When I Was the Greatest

Review From User :

Jason Reynolds just slays the voice in this book. Slays it. As I read the novel, I felt like I was sitting on the stoop right next to Ali as he told the story. The plot itself is nothing complicated. There are no tricks or twists. But the characters are so perfectly crafted, so authentically vivid, that the story grabs hold and never lets go.

There's a point early in the story where Ali is introducing the reader to Malloy, his boxing trainer. As he describes the man's history, his roots so deep in Brooklyn that he must've been the soil that planted the tree, he uses two words to describe him that say it all: "That Brooklyn." And Reynolds builds his characters so meticulously and organically that I know exactly what he means. It's that kind of writing.

In this simple coming-of-age story, we get a portrait of a kid, Ali, his family, his friends, his neighborhood. In the story's simplicity we find the complexities that are life. A story doesn't need much to portray the difficulties of growing up and the complex nature of human relationships. Reynolds captures it all perfectly. From the brilliant cover to the final page, this novel's impact resonates long after you finish it.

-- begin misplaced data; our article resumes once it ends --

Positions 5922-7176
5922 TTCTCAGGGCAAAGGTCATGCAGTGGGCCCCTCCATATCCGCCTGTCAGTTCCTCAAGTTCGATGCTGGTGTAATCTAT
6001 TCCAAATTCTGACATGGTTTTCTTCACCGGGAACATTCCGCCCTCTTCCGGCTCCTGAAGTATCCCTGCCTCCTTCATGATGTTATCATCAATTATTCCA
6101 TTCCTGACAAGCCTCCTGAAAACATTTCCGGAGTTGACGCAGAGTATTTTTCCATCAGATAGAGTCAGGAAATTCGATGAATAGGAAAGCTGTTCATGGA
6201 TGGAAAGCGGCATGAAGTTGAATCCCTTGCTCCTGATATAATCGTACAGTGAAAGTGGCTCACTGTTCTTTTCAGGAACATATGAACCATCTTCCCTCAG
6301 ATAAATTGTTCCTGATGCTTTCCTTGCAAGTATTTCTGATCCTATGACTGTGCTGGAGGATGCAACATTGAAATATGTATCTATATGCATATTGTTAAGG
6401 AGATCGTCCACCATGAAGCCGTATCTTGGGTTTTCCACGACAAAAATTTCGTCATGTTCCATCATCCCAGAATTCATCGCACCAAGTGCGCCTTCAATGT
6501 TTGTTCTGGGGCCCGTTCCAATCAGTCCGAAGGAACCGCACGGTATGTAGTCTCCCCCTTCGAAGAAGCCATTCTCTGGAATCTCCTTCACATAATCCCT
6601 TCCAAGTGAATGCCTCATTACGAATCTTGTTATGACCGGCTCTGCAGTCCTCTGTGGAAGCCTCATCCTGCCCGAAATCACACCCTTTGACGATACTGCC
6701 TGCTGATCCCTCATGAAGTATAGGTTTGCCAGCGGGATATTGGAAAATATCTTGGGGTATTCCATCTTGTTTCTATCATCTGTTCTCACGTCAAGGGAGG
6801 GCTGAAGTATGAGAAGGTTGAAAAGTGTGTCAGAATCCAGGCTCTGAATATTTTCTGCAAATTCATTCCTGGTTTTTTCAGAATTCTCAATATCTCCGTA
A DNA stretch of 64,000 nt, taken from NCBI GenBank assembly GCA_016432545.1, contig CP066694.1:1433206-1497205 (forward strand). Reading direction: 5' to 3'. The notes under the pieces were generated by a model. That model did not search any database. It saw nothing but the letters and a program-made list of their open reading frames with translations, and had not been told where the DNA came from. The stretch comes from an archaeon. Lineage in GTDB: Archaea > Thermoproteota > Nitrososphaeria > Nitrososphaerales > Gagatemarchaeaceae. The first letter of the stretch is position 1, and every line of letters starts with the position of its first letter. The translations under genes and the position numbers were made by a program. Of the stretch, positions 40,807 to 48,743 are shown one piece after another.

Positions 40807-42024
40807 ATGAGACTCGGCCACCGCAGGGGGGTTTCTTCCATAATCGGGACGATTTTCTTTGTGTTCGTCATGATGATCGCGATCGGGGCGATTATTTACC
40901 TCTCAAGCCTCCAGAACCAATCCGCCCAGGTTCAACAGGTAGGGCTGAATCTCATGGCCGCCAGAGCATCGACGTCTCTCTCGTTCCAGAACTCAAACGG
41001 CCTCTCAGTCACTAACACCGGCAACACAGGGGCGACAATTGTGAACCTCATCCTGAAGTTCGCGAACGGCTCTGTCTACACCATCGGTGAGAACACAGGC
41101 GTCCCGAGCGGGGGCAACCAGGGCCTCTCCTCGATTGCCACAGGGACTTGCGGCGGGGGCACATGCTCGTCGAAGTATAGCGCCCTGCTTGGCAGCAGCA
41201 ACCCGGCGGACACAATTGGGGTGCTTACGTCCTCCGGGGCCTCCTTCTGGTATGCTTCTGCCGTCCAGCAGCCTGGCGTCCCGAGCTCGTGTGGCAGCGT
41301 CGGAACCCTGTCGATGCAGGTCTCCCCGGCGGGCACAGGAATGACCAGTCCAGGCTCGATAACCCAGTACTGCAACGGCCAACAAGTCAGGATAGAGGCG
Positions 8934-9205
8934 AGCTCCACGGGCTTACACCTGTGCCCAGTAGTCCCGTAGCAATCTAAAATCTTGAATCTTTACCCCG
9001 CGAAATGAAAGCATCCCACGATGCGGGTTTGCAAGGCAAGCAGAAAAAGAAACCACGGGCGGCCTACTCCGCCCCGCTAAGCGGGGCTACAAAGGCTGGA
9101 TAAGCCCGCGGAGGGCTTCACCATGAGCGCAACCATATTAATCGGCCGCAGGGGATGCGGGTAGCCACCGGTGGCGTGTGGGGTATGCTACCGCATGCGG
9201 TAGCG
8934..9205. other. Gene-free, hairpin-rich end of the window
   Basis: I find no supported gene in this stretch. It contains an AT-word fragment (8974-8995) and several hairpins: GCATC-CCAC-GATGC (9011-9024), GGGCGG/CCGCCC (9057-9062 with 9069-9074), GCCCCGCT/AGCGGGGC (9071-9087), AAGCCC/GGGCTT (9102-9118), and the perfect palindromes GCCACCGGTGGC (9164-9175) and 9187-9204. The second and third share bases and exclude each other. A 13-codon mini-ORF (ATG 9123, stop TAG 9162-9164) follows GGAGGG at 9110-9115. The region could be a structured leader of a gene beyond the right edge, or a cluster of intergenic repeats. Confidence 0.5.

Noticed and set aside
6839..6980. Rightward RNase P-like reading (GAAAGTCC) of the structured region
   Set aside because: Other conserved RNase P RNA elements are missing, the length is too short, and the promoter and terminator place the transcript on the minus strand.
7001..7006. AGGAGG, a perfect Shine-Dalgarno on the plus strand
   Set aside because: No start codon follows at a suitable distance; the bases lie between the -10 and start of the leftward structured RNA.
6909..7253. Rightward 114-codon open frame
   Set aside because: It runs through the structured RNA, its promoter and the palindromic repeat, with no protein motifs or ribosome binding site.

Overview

In Bed Stuy, New York, a small misunderstanding can escalate into having a price on your head – even if you’re totally clean. This gritty, triumphant debut captures the heart and the hardship of life for an urban teen.

A lot of the stuff that gives my neighborhood a bad name, I don’t really mess with. The guns and drugs and all that, not really my thing.

Nah, not his thing. Ali’s got enough going on, between school and boxing and helping out at home. His best friend Noodles, though. Now there’s a dude looking for trouble – and, somehow, it’s always Ali around to pick up the pieces. But, hey, a guy’s gotta look out for his boys, right? Besides, it’s all small potatoes; it’s not like anyone’s getting hurt.

And then there’s Needles. Needles is Noodles’s brother. He’s got a syndrome, and gets these ticks and blurts out the wildest, craziest things. It’s cool, though: everyone on their street knows he doesn’t mean anything by it.

Yeah, it’s cool…until Ali and Noodles and Needles find themselves somewhere they never expected to be…somewhere they never should’ve been – where the people aren’t so friendly, and even less forgiving.

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